7. Cathcart R, Schwiers E, Ames BN. Detection of picomole levels of hydroperoxides using a fluorescent dichlorofluorescin assay. Methods Enzymol. 1984;105:352-8.
8. Chakraborty P, Roy I, Chatterjee S, Chanda S, Bhattacharya SG. Phoenix sylvestris Roxb Pollen Allergy: a 2-year randomized controlled trial and follow-up study of immunotherapy in patients with seasonal allergy in an agricultural area of West Bengal, India. J Investig Allergol Clin Immunol. 2006;16:377-84.
9. Chowdhury MSH, Halim MA, Mohammed N, Haque F, Koike M. Traditional utilization of wild date palm (Phoenix sylvestris Roxb) in rural Bangladesh: An approach to sustainable biodiversity management. J Forestry Res. 2010;19:244.
10. Corner EJH. The national history of palms. Berkeley, CA: Univ. of California, 1966.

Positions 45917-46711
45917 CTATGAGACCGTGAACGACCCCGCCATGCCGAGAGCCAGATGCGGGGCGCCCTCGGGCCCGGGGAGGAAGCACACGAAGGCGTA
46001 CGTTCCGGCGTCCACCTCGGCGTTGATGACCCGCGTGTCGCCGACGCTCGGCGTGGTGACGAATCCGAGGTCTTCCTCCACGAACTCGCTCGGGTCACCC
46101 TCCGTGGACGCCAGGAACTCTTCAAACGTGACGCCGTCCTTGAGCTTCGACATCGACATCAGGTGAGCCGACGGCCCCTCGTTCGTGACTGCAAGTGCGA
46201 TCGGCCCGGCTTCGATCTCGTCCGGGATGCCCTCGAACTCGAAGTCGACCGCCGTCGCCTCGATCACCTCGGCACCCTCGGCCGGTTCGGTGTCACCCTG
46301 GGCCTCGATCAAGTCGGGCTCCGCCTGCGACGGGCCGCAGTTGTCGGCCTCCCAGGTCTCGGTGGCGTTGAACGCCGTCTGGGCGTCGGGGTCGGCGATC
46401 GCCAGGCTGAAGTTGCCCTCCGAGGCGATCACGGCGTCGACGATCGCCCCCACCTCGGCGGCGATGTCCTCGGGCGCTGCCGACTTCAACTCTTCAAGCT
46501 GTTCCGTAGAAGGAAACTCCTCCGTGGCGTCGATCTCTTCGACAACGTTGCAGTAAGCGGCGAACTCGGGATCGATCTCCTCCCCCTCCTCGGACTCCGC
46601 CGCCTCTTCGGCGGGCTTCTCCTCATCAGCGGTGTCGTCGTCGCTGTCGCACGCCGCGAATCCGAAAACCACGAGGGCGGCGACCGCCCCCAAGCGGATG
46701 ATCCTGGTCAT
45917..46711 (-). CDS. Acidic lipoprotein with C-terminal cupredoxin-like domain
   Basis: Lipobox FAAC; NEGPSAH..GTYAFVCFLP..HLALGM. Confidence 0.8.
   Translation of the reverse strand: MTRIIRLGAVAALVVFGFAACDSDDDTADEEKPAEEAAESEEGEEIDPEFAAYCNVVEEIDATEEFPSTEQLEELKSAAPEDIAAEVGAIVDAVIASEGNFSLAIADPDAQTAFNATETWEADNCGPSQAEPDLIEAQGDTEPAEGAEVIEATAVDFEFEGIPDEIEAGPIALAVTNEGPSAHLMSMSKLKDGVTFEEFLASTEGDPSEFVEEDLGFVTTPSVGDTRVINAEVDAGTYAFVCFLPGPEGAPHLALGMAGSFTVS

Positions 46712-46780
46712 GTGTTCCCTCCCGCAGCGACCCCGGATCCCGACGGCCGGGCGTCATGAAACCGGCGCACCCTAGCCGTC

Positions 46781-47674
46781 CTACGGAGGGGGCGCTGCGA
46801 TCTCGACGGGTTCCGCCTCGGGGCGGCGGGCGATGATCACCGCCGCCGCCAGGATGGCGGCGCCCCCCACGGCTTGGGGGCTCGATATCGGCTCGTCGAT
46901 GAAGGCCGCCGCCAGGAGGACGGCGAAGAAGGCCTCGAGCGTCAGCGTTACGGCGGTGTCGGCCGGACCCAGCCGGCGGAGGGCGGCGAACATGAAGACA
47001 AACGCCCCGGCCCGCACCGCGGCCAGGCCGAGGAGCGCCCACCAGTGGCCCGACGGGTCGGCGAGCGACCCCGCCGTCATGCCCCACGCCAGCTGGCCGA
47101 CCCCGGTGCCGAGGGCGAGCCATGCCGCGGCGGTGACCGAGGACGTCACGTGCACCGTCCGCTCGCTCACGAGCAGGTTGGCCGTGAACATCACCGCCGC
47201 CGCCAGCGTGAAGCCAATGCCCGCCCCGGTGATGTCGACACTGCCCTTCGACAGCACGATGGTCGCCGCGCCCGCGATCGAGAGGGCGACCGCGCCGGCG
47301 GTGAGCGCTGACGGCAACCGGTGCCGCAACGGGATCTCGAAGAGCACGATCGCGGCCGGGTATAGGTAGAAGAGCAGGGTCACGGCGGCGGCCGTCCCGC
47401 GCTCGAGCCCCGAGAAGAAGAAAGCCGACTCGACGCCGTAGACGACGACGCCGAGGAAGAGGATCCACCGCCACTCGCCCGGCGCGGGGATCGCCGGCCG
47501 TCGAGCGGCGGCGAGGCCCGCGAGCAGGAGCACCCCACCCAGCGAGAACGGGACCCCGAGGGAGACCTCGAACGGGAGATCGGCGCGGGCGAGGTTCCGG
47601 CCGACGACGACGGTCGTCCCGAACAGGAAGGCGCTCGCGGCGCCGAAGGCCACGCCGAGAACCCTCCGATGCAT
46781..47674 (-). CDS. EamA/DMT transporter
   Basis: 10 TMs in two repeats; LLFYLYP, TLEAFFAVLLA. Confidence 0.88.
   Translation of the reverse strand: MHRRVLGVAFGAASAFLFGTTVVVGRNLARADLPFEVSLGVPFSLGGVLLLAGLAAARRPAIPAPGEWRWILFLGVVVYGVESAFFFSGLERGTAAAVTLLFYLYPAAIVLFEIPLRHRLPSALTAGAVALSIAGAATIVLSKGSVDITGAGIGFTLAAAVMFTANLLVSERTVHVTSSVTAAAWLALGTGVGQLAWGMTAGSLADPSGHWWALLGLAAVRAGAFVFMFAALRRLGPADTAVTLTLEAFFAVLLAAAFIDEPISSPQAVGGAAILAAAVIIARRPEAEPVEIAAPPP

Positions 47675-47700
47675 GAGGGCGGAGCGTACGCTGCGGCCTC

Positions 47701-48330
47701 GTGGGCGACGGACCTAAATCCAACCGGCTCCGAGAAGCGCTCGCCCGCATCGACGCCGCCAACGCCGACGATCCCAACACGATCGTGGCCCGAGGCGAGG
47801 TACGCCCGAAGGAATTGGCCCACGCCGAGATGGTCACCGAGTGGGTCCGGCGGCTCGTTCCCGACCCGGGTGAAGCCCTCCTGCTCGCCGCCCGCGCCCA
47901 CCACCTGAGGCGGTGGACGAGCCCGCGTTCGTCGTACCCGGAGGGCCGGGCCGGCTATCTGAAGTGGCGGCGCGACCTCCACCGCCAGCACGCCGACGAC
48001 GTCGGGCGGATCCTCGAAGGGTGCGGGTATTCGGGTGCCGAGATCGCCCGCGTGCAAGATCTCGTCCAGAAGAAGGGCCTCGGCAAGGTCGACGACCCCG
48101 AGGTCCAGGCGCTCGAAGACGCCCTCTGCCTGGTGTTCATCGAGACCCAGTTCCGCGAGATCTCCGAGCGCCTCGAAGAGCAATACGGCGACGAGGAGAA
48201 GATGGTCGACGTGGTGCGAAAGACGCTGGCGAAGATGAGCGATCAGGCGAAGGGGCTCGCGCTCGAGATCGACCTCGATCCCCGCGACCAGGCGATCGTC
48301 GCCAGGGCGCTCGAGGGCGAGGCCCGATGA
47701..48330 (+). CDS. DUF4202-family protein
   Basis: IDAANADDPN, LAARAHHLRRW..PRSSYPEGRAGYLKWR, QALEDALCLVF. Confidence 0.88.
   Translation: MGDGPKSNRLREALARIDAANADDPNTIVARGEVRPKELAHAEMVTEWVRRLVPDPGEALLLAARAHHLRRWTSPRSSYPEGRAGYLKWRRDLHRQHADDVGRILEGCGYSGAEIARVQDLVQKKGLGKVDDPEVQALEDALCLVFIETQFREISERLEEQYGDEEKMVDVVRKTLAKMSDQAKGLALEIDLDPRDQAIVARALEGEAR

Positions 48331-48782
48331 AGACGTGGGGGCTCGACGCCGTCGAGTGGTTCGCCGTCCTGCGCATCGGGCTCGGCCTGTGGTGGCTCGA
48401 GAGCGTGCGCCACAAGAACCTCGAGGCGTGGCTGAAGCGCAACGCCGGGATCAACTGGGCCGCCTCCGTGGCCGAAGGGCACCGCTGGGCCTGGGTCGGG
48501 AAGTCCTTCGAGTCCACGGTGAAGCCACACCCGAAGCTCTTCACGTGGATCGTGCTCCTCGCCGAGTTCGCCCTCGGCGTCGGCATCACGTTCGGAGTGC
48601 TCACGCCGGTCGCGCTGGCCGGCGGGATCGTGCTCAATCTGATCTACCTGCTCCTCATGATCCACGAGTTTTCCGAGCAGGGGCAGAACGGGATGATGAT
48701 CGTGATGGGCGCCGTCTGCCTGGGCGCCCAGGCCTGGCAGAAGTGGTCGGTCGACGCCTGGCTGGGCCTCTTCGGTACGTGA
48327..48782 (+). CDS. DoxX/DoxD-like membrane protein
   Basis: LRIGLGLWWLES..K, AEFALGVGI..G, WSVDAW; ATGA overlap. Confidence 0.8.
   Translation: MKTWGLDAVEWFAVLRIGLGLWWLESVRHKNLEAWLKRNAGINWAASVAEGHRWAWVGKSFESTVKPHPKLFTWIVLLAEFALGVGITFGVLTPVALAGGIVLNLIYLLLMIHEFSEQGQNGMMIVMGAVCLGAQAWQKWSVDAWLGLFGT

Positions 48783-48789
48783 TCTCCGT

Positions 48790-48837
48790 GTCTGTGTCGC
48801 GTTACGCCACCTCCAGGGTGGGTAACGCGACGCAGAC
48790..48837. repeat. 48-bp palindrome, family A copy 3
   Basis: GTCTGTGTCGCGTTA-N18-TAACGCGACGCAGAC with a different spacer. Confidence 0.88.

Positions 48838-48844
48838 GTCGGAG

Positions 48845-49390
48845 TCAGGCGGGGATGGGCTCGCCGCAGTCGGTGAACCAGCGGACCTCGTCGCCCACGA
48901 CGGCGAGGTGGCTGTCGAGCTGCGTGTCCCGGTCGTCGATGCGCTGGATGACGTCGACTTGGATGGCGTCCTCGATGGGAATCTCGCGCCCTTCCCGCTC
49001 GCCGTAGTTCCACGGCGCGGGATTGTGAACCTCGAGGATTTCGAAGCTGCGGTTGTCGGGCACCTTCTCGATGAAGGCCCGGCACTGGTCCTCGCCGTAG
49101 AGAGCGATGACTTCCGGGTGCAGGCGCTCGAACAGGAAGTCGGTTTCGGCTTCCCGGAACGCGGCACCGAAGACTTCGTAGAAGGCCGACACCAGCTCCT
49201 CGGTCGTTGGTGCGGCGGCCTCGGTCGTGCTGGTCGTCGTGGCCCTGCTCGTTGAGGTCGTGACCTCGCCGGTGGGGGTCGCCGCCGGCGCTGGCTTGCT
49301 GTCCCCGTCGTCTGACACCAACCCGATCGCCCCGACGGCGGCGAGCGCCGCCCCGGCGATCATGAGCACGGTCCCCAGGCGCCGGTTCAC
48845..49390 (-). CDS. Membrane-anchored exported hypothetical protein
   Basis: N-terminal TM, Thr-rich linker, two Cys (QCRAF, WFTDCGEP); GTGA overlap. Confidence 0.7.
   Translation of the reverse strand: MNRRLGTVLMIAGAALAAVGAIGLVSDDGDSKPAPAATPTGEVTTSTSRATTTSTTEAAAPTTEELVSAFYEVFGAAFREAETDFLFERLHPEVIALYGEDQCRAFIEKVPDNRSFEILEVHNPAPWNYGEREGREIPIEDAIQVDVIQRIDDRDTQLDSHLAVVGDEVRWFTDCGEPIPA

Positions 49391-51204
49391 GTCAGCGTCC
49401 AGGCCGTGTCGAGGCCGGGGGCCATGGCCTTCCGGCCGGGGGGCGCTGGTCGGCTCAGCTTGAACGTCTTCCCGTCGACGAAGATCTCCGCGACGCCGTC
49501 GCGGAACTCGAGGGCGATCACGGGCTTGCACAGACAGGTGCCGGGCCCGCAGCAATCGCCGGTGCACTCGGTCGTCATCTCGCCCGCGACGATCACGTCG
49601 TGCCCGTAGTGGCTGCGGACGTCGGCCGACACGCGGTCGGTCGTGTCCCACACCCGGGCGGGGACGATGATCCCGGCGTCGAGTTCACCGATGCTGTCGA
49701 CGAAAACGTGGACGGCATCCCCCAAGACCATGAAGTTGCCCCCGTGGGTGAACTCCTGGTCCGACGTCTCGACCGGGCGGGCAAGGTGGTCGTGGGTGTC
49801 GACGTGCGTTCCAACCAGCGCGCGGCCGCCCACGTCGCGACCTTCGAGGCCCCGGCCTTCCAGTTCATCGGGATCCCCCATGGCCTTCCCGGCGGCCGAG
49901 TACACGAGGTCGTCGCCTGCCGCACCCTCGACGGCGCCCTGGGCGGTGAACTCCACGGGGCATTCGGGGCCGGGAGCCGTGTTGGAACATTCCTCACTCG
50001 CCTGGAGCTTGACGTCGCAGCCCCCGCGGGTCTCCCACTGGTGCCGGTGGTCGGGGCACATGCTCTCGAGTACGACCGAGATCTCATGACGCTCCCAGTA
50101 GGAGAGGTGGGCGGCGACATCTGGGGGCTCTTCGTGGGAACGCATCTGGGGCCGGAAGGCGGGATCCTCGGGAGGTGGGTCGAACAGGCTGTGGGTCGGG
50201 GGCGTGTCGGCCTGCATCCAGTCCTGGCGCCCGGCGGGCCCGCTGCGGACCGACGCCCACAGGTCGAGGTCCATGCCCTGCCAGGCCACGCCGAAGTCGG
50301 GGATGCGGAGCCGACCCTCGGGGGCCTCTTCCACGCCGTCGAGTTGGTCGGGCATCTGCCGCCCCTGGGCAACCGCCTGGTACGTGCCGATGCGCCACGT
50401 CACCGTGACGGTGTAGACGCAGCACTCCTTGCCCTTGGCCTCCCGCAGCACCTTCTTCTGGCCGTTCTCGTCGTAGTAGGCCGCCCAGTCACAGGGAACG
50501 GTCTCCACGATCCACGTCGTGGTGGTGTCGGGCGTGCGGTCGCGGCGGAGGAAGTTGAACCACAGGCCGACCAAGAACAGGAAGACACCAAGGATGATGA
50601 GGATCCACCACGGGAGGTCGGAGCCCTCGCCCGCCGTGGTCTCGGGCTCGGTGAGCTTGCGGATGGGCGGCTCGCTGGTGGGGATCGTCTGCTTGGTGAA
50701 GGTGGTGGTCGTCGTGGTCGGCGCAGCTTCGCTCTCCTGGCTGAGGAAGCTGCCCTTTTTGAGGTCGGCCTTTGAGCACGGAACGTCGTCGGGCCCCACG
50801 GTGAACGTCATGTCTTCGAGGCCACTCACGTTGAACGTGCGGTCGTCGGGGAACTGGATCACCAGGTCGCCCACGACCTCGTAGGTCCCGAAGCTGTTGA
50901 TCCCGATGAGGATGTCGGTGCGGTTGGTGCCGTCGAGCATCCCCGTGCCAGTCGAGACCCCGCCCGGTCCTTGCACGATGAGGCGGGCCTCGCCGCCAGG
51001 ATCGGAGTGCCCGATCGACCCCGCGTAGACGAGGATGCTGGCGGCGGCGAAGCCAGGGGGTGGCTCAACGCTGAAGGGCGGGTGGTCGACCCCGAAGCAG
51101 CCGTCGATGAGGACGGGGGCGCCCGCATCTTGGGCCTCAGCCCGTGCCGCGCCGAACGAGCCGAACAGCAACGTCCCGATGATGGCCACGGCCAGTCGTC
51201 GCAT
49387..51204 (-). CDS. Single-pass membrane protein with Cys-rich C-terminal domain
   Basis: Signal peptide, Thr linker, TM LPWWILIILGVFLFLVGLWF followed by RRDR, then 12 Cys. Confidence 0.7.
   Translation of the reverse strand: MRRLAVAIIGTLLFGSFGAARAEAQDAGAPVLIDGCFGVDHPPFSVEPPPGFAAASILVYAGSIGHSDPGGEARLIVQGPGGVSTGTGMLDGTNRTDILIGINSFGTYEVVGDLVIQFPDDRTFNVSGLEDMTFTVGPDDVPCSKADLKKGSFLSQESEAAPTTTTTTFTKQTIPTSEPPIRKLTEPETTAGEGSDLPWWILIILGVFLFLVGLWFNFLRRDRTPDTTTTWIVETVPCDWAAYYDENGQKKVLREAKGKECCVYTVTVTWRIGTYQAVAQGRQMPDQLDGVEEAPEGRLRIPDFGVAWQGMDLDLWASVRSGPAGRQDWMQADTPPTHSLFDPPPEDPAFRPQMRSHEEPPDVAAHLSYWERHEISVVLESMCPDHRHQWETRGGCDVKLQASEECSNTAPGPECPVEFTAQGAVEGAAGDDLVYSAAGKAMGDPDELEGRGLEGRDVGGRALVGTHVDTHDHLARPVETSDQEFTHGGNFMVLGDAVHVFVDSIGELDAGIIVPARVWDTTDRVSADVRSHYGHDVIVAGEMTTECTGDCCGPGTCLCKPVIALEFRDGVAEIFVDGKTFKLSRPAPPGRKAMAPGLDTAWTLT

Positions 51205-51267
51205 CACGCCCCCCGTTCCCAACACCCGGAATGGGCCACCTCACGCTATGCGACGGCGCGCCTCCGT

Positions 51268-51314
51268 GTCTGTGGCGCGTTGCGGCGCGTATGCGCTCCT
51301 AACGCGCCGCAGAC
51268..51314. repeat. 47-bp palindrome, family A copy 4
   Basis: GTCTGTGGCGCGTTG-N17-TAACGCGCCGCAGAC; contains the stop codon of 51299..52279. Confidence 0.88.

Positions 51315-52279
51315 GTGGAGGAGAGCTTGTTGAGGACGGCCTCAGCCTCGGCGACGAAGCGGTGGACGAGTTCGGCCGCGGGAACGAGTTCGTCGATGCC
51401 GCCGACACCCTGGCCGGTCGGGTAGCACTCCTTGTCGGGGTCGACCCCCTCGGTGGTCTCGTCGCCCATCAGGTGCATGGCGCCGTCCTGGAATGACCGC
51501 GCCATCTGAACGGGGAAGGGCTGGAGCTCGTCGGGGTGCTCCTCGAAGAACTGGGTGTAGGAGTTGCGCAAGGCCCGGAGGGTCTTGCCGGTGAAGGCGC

11. Gandhimathi R, Sreedevi A. Evaluation of ethanol extract of anti-ulcerogenic activities of P. sylvestris Roxb. Int J Medic Chem Anal. 2012;2:6-11.
12. Goswami P, Gupta S, Biswas J, Joshi N, Swarnkar S, Nath C, et al. Endoplasmic reticulum stress plays a key role in rotenone-induced apoptotic death of neurons. Mol Neurobiol. 2016;53:285-98.
13. Howlader MA, Bachar SC, Begum F, Rouf AS. Diuretic and analgestic effects of themethanol extract of Phoenix sylvestris root. Pak J Pharm Sci. 2006;19:330-2.
14. Islam MA, Alam MM, Choudhury ME, Kobayashi N, Ahmed MU. Determination of minimum inhibitory concentration (MIC) of cloxacillin for selected isolates of methicillin-resistant Staphylococcus aureus (MRSA) with their antibiogram. Bangl J Vet Med. 2008;6:121-6.
15. Kothari V. In-vitro antibacterial activity in seed extracts of Phoenix sylvestris Roxb (Palmae) and Tricosanthes dioica L. (Cucerbitaceae). Curr Trends Biotechnol Pharm. 2011;5:993-7.
16. McDonald S, Prenzler PD, Autolovich M, Robards K. Phenolic content and antioxidant activity of olive extracts. Food Chem. 2001;73:73-84.
17. Moller C, Dreborg S, Ferdousi HA, Halken S, Host A, Jacobsen L, et al. Pollen immunotherapy reduces the development of asthma in children with seasonal rhinoconjunctivitis (the PAT study). J Allergy Clin Immunol. 2002;109:251-6.